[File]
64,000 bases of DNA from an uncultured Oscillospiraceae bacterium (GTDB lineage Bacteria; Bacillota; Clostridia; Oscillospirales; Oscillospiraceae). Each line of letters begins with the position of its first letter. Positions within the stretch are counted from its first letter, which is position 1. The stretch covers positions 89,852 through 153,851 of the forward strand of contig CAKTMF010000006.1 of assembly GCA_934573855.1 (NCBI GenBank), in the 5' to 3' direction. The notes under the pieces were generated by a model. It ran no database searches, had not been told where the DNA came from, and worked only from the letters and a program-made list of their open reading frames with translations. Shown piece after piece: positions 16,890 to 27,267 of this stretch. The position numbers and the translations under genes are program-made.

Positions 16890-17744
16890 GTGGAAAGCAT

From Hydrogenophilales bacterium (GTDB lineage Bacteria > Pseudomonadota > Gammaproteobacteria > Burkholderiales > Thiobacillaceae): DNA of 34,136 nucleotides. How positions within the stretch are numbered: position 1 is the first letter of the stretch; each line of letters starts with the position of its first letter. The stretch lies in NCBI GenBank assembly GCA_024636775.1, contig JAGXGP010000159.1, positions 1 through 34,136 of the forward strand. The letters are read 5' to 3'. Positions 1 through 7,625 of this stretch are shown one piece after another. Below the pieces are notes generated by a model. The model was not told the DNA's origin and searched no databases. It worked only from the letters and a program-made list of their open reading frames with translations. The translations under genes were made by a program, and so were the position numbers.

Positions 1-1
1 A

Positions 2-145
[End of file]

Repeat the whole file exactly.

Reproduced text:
64,000 bases of DNA from an uncultured Oscillospiraceae bacterium (GTDB lineage Bacteria; Bacillota; Clostridia; Oscillospirales; Oscillospiraceae). Each line of letters begins with the position of its first letter. Positions within the stretch are counted from its first letter, which is position 1. The stretch covers positions 89,852 through 153,851 of the forward strand of contig CAKTMF010000006.1 of assembly GCA_934573855.1 (NCBI GenBank), in the 5' to 3' direction. The notes under the pieces were generated by a model. It ran no database searches, had not been told where the DNA came from, and worked only from the letters and a program-made list of their open reading frames with translations. Shown piece after piece: positions 16,890 to 27,267 of this stretch. The position numbers and the translations under genes are program-made.

Positions 16890-17744
16890 GTGGAAAGCAT

From Hydrogenophilales bacterium (GTDB lineage Bacteria > Pseudomonadota > Gammaproteobacteria > Burkholderiales > Thiobacillaceae): DNA of 34,136 nucleotides. How positions within the stretch are numbered: position 1 is the first letter of the stretch; each line of letters starts with the position of its first letter. The stretch lies in NCBI GenBank assembly GCA_024636775.1, contig JAGXGP010000159.1, positions 1 through 34,136 of the forward strand. The letters are read 5' to 3'. Positions 1 through 7,625 of this stretch are shown one piece after another. Below the pieces are notes generated by a model. The model was not told the DNA's origin and searched no databases. It worked only from the letters and a program-made list of their open reading frames with translations. The translations under genes were made by a program, and so were the position numbers.

Positions 1-1
1 A

Positions 2-145